By the ’90s, bodybuilders had started experimenting with insulin. Here’s why: after a meal, plasma glucose and amino acids are elevated. In response to that elevation, insulin is released from the beta cells of the pancreas, which facilitates the uptake of glucose and aminos into cells. Insulin, therefore, links macronutrient intake with elevated levels of protein synthesis in skeletal muscle tissue. This anabolic effect is mediated by numerous hormones and physiological signals, including mammalian target of rapamycin (mTOR). Increasing mTOR is highly correlated with an increase in markers of nitrogen retention and protein synthesis.

So it wasn’t a huge leap for bodybuilders to figure out that when they consume protein and carbs, adding a shot of insulin would help push more nutrients into their muscles. From there, it wasn’t long before they started looking for other agents that would have the same effect.

Enter metformin.

Metformin enhances peripheral (non-liver) glucose and amino uptake and use, while also increasing insulin sensitivity and receptor binding by inducing the phosphorylation of GLUT4 enhancer factor. This means glucose and aminos are getting into cells outside of just the liver – including muscle. And it does all of this while suppressing glucose production (gluconeogenesis) by the liver. With gluconeogenesis (conversion of aminos into glucose), one would logically assume that there are more circulating amino acids, and therefore a decrease in net protein breakdown.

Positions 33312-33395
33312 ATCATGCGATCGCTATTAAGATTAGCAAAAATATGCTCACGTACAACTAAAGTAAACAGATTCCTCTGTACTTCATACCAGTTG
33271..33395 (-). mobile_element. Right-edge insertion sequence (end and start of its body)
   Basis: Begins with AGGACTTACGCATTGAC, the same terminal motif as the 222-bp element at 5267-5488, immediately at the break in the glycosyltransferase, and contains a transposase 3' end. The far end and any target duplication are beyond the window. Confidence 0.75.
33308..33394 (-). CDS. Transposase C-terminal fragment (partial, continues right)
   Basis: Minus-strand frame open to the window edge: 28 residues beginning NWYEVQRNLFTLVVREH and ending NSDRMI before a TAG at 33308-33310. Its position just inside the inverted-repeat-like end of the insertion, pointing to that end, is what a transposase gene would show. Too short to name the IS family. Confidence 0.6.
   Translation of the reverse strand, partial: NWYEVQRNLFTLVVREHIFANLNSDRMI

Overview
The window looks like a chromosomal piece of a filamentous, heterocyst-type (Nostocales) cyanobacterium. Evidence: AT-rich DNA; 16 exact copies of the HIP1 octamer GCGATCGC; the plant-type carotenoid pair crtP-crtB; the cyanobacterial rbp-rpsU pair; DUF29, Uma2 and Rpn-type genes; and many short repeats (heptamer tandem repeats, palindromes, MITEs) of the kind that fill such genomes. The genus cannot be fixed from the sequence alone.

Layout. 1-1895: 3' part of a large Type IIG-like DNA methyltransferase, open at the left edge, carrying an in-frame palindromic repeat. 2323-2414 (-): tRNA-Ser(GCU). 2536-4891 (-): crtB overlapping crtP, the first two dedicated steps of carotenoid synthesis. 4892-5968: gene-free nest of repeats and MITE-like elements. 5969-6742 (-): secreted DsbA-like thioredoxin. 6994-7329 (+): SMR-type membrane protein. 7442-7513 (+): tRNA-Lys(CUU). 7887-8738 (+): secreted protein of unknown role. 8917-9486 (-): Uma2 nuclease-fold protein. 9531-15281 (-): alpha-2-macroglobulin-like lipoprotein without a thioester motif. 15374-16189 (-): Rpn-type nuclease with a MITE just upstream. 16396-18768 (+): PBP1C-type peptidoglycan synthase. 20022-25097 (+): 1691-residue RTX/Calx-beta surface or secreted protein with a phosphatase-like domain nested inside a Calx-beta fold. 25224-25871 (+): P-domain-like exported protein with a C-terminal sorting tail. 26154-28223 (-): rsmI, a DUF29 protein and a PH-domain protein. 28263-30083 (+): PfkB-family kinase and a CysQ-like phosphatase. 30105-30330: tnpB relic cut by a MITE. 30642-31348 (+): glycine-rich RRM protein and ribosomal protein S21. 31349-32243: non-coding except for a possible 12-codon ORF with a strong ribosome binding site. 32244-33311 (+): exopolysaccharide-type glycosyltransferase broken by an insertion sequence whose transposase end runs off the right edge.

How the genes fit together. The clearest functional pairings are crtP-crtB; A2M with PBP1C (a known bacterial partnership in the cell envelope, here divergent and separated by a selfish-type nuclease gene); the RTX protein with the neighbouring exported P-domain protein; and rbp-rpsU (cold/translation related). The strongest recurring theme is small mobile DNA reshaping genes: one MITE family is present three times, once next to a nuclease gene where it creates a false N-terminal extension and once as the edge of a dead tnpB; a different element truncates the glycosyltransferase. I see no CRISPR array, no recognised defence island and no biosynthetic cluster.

A study in burn victims from the Department of Surgery at The University of Texas confirmed this hypothesis:
“… patients receiving metformin had a significant decrease in their plasma glucose concentration, the rate of glucose production, and an increase in glucose clearance. Metformin administration was also associated with a significant increase in the fractional synthetic rate of muscle protein and improvement in net muscle protein balance.” – Department of Surgery, The University of Texas Medical Branch, Galveston, Texas. Ann Surg. 2005 Feb; 241(2): 334–342.


This is no huge surprise, as insulin sensitivity is likely to be a huge contributor to the anabolic process.
For dieting, metformin is a lot better than insulin, which typically needs to be used along with thyroid medication to avoid getting too fat…this is probably because although it has some of the same effects as insulin, it actually decreases the insulin-induced suppression of fatty acid oxidation.